It looks like you're using an Ad Blocker.

Please white-list or disable AboveTopSecret.com in your ad-blocking tool.

Thank you.

 

Some features of ATS will be disabled while you continue to use an ad-blocker.

 

Don't believe the world is warming? Fever Rising will convince you!

page: 4
18
<< 1  2  3    5 >>

log in

join
share:

posted on Sep, 12 2014 @ 09:50 PM
link   
a reply to: Rezlooper

This is a book I will definitely get. Not because I am a Global Warming believer, but rather some one that does believe in climate change, well, because it always does.

But I have believed that Methane has always been a threat that was if not recognized, then actively downplayed. I look forward to reading it.

I have a feeling that math plays a large part in this book. I hate math!




posted on Sep, 12 2014 @ 09:52 PM
link   
a reply to: TDawgRex

I hate math to, so, yes, I try to avoid it as much as possible.



posted on Sep, 12 2014 @ 10:01 PM
link   
a reply to: Rezlooper

In going over your post, and what I responded, I see that I did not fully answer one of your questions.

I do believe there will be higher temps in store for us, based on current overall trends as well as what happened during previous interglacials. However, once a peak (what will the peak be? Good question.. No one knows that one, not having a crystal ball) is reached the temps will rapidly begin to drop, regardless of what levels GHG are at, again based on previous interglacials.

The above is an opinion, true, but one based on science and facts. The cycles are well established and conditions still exist that favor glaciation.

What conditions you ask? For one, the existence of a continuous mass from north to South Pole, disrupting the major currents that previously (pre ice age) distributed heat more efficiently than is currently happening.

Another condition is the current astronomic cycles, which existed before but were not aided by the disruption of equatorial ocean currents by the presence of land masses.

Since the land masses have not changed and since the earth is still moving in the identical fashion it has for millions of years, the conditions still exist for glaciation.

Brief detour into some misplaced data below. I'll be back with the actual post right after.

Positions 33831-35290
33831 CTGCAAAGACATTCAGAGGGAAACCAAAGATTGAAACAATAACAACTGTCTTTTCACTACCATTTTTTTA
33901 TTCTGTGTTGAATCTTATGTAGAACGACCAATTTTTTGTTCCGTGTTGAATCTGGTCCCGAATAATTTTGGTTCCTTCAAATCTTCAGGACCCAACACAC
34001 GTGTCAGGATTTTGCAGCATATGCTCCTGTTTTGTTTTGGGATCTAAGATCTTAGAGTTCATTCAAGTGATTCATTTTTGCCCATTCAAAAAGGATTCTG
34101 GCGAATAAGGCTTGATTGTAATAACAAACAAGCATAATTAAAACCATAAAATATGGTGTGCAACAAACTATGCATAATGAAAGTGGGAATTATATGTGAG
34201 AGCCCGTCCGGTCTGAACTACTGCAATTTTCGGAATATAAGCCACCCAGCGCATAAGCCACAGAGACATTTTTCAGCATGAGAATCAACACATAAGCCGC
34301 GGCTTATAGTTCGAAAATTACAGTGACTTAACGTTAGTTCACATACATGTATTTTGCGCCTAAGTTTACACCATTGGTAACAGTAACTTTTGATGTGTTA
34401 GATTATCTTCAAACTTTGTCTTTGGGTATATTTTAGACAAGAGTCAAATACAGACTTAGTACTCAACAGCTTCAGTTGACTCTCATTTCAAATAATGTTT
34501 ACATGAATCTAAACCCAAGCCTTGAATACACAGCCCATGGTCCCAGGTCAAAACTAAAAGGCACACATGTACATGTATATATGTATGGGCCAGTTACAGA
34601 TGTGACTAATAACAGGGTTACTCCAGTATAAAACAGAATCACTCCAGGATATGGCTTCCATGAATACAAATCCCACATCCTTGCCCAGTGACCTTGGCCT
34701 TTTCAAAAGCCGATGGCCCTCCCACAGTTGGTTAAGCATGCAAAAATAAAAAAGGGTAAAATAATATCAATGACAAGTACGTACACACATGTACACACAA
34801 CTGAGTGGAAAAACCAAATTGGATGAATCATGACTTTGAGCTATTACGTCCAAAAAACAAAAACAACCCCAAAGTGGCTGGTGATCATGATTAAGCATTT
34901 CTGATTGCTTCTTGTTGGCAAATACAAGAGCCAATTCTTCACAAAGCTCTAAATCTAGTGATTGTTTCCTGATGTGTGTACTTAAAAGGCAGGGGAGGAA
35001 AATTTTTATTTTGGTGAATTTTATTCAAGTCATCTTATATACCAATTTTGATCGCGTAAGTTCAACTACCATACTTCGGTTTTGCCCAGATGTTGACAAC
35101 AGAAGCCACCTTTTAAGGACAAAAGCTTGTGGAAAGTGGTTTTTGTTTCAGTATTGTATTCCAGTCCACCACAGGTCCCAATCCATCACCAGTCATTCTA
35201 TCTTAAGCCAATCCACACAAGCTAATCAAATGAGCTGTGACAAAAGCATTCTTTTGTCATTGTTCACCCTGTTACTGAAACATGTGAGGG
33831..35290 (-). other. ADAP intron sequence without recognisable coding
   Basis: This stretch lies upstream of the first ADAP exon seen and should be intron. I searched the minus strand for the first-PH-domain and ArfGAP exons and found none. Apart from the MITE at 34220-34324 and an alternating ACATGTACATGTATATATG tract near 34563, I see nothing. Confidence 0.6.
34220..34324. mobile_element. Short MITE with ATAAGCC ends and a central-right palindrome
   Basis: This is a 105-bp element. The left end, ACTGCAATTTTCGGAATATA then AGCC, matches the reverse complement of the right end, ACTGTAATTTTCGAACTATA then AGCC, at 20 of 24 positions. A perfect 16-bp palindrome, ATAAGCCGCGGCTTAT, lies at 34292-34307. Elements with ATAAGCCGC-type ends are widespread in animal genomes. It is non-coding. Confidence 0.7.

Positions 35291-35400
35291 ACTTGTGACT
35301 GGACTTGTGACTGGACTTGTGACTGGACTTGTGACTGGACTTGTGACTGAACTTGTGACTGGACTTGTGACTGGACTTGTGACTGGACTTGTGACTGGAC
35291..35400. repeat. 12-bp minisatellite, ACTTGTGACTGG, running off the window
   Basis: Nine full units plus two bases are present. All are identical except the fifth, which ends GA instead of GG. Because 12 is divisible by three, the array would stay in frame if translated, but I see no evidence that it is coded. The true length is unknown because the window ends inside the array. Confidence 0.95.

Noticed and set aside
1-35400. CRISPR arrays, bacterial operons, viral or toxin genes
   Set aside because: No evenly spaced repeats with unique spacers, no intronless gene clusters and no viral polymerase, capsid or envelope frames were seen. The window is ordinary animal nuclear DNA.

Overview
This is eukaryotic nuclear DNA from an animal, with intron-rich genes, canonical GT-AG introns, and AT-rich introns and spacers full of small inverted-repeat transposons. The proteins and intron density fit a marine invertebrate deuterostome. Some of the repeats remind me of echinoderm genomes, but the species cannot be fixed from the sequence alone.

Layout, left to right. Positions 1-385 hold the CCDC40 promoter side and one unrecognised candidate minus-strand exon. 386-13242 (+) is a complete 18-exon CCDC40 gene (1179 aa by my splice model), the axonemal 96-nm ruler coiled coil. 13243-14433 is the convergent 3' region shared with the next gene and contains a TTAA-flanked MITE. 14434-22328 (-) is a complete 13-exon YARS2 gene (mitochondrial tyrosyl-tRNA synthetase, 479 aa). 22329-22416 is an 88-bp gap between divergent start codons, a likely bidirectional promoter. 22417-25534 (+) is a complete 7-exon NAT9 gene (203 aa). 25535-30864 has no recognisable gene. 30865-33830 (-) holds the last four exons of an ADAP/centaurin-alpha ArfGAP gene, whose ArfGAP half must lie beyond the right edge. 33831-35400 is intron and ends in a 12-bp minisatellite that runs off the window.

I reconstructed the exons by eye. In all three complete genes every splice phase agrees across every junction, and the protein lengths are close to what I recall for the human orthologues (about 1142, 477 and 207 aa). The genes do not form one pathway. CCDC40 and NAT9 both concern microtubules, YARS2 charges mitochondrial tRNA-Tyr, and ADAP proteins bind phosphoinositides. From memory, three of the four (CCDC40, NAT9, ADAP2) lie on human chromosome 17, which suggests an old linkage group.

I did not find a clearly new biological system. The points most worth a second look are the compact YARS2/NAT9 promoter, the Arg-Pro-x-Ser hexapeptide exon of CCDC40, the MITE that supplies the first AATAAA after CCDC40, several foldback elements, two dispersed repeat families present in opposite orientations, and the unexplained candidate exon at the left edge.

posted on Sep, 12 2014 @ 10:05 PM
link   
a reply to: Rezlooper

lol so all the science meant nothing to you? Interesting.

What do you have to say about the Milankovitch cycles and glaciation?

You answered rather quickly, so I sincerely doubt you followed the links. I would even question that you actually read and understood half what I wrote.

I am pretty disappointed that is all you took away from all that. But then, this is ATS. Tin foil hats abound.






edit on 12-9-2014 by bbracken677 because: (no reason given)



posted on Sep, 12 2014 @ 10:07 PM
link   
a reply to: Rezlooper

We had a small spat of flurries here in Ohio today (Cleveland area). And last year we had a blizzard in mid-October. Could the methane seepage combined with a El-Nina event cause this?

Winter seems to be arriving earlier every year here...which kind of flys in the face of the Global Warming crowd.



posted on Sep, 12 2014 @ 10:09 PM
link   
a reply to: bbracken677

Please look at the question I posed Rez.

I find this subject eerily fascinating.



posted on Sep, 12 2014 @ 10:11 PM
link   
a reply to: TDawgRex

You cannot really take short term variations to mean anything. There is weather and there is climate.

We will see global temps begin to drop over a period of years before conclusions can be drawn.

Personally I think we have another few hundred years, perhaps a thousand before we have to worry about glaciation.



posted on Sep, 12 2014 @ 10:16 PM
link   
a reply to: Rezlooper

Look at this graph and tell me what you think?



This graph shows the Pacific Decadal Oscillation, which tends to alternate between positive (warm, shown in yellow above) and negative (cool, shown in blue) phases every 20 to 30 years. Cool conditions have predominated since about 1998. (NCDC)

I forgot to include the description
edit on 12-9-2014 by bbracken677 because: (no reason given)